Seeing as how Half-Life 2 is a game that's portrayed and feels very realistic, I must express criticism over some of it's very unrealistic design decisions. Such as how, though the game's physics and restrictions are so real, Gordon can still carry 11 weapons at once. Or how, despite the fact that he is an MIT grad., he can't figure out how to smack a point blank range enemy with the butt of his weapon (though the Combine Soldiers can do this). Gordon also has a zoom function with his Hazard Suit, yet he's not wearing a helmet. Many of you may complain that I'm simply being overly critical here, and while true that the above doesn't detract from the overall gameplay I found it rather disappointing that this high-profile sequel couldn't incorporate some of the very realistic design innovations featured in the Halo and Call of Duty franchises.

Being a sequel, I must also criticize the game's lack of innovative weapon design, with one exception: the Gravity Gun. The Gravity Gun is great fun, being able to pick up and hurl objects at enemies, use desks, etc. as shields, or to manipulate your environment. However almost all of Gordon's other weapons are exact re-hashes of the original Half-Life arsenal, which really feel uninspired. In fact, the sequel only has 3 new weapons, one of which is an uber-Submachine Gun and the other, a Pheromone Gland, is only useful in about 2 Chapters (though it was a great weapon while it lasted).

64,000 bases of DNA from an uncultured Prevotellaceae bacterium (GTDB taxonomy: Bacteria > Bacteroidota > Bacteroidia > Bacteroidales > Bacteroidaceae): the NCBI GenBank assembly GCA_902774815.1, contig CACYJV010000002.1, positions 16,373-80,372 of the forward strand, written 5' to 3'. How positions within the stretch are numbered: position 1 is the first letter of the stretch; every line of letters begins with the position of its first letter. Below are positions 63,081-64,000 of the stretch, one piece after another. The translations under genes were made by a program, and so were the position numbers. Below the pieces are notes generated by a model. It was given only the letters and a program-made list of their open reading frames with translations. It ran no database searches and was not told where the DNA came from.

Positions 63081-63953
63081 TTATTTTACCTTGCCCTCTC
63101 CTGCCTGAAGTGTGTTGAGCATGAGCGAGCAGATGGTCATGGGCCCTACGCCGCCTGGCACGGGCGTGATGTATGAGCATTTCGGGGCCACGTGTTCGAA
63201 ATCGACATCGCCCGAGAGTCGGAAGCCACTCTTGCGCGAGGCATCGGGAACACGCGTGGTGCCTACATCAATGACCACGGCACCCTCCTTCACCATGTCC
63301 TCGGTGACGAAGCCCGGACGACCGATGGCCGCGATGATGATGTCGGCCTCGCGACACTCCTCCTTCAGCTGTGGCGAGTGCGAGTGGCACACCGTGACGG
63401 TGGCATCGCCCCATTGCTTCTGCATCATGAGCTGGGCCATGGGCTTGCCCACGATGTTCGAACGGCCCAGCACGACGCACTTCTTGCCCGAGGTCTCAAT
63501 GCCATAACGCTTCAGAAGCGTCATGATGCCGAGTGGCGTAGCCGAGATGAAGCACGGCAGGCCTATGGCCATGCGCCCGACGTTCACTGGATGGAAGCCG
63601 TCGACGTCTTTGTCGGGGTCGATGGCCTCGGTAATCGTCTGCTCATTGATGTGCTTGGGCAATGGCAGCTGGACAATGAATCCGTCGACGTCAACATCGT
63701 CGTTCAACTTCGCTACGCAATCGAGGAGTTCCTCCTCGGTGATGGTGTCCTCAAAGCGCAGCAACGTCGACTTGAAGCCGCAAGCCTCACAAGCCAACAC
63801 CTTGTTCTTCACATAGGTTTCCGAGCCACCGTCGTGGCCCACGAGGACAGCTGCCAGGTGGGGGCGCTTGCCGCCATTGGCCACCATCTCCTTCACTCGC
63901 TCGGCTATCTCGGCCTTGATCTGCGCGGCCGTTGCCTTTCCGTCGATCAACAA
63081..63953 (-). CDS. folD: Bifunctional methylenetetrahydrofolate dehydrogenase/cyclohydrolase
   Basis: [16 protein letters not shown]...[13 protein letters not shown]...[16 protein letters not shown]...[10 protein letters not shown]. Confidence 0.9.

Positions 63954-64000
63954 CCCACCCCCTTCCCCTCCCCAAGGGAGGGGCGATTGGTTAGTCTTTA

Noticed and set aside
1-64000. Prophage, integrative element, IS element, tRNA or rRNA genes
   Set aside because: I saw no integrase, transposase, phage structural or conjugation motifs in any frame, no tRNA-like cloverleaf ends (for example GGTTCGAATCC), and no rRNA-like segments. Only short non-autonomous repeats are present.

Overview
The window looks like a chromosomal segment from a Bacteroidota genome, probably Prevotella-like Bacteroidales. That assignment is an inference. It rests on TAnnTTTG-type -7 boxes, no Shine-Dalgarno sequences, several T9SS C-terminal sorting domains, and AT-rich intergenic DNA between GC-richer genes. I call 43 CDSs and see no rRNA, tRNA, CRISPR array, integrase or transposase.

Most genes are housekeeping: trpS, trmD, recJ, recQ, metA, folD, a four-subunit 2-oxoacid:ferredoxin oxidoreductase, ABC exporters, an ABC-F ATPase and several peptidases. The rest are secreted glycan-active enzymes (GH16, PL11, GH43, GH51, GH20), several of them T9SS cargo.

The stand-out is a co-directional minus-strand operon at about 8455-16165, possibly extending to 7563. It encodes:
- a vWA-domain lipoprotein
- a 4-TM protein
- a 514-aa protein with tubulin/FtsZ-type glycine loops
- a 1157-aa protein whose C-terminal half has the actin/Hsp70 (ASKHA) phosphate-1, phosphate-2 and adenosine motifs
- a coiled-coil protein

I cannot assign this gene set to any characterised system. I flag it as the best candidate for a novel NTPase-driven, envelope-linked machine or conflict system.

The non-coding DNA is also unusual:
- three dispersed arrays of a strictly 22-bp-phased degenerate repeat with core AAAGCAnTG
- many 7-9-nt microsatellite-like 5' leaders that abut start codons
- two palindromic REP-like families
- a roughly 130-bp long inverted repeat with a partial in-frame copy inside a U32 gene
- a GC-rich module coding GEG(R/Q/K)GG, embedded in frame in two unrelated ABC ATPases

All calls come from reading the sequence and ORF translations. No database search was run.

When it's all said and done, with about 15 to 20 hours of gameplay, Half-Life 2 is a mixed bag. On one hand, we have the most beautiful and realistic shooter available on the platform, on the other hand, we have a title plagued by some poor and dated design decisions. Despite my criticisms, however Half-Life 2 is a very fun game and I really enjoyed it and look forward to playing it again. When all is said and done though, I don't see how it lives up to all the hype and rave reviews. While certainly not a bad title, Half-Life 2 does not deserve all those high 90's scores that most publications give it.